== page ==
- Infections at Hospitals Put Patients' Lives in Jeopardy
- June 10, 2013 | Author: Fabrice N. Vincent
- Law Firm: Lieff, Cabraser, Heimann & Bernstein, LLP - San Francisco Office
One hundred thousand people die from preventable infections and/or errors in hospitals every year, with hospitals spending more than $30 billion on avoidable medical errors. These preventable deaths are caused by many factors, one of which is as simple as hand-washing - a method that helps eliminate potential risk of infections.
Studies have shown that hospital employees wash their hands as little as 30% of the time when interacting with patients.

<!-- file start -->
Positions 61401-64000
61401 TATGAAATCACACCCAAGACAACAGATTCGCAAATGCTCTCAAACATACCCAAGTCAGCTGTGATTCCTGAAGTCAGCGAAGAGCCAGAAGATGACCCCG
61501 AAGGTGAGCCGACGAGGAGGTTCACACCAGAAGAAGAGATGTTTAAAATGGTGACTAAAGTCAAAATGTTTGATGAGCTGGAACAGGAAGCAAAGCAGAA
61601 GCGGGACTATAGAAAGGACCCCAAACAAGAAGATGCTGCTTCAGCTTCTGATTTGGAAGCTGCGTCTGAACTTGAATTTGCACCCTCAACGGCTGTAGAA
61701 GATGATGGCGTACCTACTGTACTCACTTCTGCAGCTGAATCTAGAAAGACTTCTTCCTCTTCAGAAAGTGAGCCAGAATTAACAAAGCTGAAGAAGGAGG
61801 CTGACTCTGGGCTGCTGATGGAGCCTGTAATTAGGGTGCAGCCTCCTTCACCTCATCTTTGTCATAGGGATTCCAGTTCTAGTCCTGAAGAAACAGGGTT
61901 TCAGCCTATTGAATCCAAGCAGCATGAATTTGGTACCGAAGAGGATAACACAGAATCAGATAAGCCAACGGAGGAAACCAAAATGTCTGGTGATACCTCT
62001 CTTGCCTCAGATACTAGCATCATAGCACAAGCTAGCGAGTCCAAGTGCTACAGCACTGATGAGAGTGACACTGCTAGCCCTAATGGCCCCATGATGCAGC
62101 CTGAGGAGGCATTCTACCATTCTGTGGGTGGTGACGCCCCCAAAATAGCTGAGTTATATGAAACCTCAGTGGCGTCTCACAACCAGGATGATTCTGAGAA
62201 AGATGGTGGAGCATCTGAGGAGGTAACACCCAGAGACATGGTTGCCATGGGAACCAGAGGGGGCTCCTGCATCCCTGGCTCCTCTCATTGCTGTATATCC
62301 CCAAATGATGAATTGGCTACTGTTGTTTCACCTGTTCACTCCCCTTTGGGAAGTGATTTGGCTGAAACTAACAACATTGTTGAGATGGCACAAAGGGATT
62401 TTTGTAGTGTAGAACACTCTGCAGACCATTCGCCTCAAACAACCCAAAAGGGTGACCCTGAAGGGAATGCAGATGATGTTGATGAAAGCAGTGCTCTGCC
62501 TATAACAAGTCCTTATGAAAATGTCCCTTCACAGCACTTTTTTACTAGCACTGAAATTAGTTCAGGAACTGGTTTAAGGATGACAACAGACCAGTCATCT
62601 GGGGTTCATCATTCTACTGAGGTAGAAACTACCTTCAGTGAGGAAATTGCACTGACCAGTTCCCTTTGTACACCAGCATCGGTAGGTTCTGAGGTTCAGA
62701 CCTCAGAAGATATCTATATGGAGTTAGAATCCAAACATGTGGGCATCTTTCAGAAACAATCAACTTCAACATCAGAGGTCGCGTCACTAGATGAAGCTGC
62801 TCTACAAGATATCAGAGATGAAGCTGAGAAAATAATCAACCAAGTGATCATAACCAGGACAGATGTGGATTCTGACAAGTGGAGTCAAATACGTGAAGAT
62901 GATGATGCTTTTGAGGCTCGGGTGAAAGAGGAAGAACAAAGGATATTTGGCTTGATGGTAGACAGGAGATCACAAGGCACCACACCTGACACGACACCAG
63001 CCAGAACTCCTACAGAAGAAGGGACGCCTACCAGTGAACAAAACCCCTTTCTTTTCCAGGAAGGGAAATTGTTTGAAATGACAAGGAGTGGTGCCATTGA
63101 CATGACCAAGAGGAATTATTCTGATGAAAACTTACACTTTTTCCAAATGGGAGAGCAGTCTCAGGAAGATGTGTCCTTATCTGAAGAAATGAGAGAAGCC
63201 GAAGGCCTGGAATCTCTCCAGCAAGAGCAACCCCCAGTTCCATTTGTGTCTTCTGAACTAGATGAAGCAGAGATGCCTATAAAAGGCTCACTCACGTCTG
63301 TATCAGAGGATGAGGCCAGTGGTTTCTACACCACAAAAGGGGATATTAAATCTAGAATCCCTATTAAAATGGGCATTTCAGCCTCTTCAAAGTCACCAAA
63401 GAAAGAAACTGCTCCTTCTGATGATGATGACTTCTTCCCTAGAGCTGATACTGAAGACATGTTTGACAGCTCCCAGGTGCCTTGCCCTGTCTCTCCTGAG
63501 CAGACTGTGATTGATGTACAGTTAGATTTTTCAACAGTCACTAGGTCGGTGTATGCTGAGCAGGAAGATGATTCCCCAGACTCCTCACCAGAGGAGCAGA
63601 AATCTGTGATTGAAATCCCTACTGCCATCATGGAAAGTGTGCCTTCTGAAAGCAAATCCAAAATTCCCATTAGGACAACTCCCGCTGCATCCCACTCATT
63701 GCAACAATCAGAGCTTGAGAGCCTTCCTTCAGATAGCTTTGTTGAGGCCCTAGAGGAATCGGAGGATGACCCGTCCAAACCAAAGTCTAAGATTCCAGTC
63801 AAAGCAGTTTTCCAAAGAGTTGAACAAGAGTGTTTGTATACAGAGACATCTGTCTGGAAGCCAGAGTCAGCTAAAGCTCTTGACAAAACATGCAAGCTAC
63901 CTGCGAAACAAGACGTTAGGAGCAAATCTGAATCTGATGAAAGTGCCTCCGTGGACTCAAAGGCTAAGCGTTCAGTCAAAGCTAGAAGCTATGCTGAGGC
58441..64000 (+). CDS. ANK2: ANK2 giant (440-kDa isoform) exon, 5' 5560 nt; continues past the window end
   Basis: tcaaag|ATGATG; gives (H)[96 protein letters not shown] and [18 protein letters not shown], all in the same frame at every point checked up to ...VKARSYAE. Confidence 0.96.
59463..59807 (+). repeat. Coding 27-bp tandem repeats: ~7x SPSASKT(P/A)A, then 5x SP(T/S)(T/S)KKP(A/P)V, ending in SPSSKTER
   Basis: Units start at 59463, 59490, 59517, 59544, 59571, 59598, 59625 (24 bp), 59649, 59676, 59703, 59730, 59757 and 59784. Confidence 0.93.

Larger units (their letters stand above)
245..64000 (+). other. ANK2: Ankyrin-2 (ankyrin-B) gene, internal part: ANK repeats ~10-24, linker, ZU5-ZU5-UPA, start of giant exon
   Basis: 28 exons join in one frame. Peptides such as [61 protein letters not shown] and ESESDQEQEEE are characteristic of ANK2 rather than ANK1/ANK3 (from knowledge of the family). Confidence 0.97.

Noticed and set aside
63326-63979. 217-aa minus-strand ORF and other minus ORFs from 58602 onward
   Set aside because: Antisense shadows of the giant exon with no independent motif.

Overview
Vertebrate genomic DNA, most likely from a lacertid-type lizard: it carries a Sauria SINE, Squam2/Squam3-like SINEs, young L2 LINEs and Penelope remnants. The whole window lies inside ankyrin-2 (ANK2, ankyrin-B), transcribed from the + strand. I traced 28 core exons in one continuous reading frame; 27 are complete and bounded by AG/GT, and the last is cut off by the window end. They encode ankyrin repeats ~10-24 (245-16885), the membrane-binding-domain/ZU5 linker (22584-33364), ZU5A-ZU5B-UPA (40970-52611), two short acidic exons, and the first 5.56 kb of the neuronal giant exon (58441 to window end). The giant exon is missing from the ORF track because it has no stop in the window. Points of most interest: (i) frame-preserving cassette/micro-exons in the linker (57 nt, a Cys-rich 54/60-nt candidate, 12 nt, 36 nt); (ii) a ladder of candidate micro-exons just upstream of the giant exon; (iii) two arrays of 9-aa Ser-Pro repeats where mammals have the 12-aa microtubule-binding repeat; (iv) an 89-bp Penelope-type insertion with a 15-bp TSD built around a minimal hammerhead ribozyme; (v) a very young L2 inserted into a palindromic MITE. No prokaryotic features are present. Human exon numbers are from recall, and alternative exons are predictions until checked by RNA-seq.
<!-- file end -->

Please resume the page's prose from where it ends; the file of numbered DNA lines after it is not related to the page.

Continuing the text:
On March 8, 2013, the federal Centers for Disease Control and Prevention released a report on a growing number of untreatable or difficult-to-treat organisms found in both common communities and medical settings in the U.S.
In response, The New York Times reports, hospitals have developed methods to monitor and motivate staff workers to wash their hands, including Big Brother-like camera monitoring, training hand-washing coaches, and badges that vibrate as a hand-washing reminder.
Hospitals have even created both positive reinforcement and/or punishment systems that either reward employees with cash, gift certificates, and badges for washing their hands, or hand out “red cards” to those who do not wash their hands.
The federal government has also stepped in and created a new rule that deducts Medicare reimbursement amounts when patients acquire preventable infections.